Double strollers aren’t just for the parents of twins—even if your kids have an age gap of 4 or 5 years between them, a stroller built for two can be indispensable for errands around the town, amusement parks, vacations, and nature walks through the park. Even if the older child likes to walk (or run), double strollers can be a lifesaver when those adorable little legs finally run out of steam, or if nap-time hits before you’re ready to head home.
Of course, twice the capacity means more to haul, and it’s hard enough to fit a single stroller in some cars. Our buyer’s guide will address some typical questions surrounding double strollers, and showcase popular models that will fit both your little ones in comfort—and fit in the back of your vehicle.
#Top 4 Compact Double Stroller – Editor’s Pick:
What is a double stroller? Do I need one?
Double strollers are those that can accommodate two children at once, instead of one like a standard model. They can feature two seats side-by-side, or put children behind one another, either in a level line, or tiered (with one raised slightly above the other). Others have an open/shared style, like convertible bike trailers with handles, and rental models from amusement parks.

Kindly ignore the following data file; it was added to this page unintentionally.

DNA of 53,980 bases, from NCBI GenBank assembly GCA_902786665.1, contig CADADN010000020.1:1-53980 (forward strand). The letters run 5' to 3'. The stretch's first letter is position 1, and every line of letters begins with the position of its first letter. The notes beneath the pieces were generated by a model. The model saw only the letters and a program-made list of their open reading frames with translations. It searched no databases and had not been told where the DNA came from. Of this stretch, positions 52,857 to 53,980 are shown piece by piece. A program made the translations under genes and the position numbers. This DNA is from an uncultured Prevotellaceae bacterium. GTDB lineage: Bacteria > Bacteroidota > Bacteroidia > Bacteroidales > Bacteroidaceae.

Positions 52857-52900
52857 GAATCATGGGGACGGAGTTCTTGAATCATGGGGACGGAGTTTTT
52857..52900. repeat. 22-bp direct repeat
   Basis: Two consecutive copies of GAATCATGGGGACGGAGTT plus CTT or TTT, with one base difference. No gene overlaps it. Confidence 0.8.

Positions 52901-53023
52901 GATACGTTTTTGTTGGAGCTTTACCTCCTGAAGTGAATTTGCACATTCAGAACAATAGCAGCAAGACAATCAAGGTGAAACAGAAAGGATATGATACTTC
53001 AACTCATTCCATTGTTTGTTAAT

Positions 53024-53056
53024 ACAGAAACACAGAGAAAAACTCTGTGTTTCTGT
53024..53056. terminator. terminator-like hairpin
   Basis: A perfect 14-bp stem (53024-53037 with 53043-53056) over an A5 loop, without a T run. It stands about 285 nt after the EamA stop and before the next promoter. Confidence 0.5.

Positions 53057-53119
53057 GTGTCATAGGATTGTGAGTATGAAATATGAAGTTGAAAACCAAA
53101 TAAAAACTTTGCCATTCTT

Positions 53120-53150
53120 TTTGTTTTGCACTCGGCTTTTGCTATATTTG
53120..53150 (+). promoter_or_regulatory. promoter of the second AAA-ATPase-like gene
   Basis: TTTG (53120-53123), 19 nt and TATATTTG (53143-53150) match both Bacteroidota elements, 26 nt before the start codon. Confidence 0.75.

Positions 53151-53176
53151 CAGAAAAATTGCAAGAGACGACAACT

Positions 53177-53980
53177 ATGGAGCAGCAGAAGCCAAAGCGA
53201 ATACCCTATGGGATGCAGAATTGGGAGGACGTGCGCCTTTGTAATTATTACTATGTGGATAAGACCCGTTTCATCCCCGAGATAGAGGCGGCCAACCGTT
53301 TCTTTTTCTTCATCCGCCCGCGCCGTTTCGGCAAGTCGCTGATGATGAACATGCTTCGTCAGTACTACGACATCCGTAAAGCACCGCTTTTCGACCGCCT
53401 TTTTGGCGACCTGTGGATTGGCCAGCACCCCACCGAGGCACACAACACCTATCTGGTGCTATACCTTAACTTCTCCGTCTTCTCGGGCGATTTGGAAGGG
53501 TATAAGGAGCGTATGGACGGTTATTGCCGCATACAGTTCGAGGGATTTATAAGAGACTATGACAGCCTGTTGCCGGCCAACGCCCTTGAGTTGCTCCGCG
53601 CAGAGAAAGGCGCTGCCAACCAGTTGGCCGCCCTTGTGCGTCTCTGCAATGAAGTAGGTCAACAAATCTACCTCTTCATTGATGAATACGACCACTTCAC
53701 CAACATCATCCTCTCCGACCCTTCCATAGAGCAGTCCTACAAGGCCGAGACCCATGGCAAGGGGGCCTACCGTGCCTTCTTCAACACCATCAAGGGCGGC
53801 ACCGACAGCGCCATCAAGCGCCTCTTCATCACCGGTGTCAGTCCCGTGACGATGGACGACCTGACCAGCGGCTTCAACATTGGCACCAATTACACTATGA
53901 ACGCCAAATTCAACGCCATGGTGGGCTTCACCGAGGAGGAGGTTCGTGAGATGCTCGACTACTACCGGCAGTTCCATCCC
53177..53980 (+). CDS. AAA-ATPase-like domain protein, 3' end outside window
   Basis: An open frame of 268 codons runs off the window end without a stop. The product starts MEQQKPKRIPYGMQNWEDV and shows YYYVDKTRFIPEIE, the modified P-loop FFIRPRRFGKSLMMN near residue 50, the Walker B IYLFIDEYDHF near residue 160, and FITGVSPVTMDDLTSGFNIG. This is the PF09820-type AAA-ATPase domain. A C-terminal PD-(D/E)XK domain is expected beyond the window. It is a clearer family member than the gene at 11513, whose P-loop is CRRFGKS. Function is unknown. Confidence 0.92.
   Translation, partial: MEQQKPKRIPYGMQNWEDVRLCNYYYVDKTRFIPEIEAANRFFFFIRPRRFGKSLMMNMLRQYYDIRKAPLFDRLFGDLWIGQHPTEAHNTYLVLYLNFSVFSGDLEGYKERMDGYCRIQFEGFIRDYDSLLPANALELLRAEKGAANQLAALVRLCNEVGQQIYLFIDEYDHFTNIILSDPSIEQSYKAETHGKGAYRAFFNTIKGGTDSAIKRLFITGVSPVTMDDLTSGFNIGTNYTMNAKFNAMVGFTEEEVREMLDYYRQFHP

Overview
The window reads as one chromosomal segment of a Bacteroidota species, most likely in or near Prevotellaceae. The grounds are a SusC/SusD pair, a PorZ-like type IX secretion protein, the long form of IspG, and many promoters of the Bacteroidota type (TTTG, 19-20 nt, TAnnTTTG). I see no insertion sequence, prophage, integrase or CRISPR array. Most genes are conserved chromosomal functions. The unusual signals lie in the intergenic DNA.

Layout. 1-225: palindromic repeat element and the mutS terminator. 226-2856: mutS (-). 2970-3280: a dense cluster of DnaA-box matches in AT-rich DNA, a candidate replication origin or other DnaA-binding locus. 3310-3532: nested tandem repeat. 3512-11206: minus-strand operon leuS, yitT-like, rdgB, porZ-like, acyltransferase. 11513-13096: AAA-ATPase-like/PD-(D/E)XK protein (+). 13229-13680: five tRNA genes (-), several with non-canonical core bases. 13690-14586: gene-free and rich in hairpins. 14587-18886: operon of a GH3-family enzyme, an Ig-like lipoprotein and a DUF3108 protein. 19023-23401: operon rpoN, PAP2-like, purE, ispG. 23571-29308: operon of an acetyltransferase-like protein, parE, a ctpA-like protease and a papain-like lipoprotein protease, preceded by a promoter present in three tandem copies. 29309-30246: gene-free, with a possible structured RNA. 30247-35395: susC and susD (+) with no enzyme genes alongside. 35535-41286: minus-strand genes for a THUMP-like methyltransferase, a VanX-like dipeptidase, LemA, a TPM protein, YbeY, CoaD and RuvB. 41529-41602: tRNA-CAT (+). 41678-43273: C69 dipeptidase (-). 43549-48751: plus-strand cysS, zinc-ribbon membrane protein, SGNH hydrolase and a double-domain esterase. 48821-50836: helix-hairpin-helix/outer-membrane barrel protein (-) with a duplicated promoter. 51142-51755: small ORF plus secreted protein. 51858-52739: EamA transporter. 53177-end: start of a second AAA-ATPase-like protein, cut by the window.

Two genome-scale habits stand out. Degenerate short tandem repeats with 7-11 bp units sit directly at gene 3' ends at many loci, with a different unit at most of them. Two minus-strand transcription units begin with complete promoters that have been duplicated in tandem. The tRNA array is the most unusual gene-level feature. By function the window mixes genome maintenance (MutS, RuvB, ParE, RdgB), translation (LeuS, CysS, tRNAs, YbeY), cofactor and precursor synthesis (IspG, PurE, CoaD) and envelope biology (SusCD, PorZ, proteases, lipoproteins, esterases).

Consider purchasing a double stroller if you have twins, or two children close enough in age that both may need to use the stroller at the same time.
Bonus Tips: Keep in mind that side-by-side versions are sometimes harder to steer, especially if one child is much larger and heavier than the other; you might want a tandem (one seat behind the other) version, instead.
Do all double strollers fold up? What’s the smallest folded size I can get?
With the exception of solid versions (like rentals and bike trailers), yes, almost all double strollers fold up into a more compact size.
The question of how small comes down to design: tandem models can get as small as a single stroller, while side-by-side ones usually fold in half from top to bottom, but maintains a width of about 30 inches.
Unfortunately, some manufacturers don’t give the folded measurement of their strollers, so you might have to divide the unfolded numbers based on which way and how many times the model folds.
Reviews are also helpful for determining how a stroller will fit in certain types of vehicles—as well as how easily certain models handle.
I have an infant and a preschooler. Can one stroller fit both of them?
Yes—although you should be prepared for additional purchases to turn your stroller into a full travel system: one that accommodates a specialized car seat or bassinet, when one or both kids are infants, yet also has seating for older kids to use/to grow with your children.
Some double strollers come with all necessary attachments, or even the compatible car seat or bassinet themselves; the price for these bundles varies, and can be as low as $80 or upwards of $400, depending on the brand.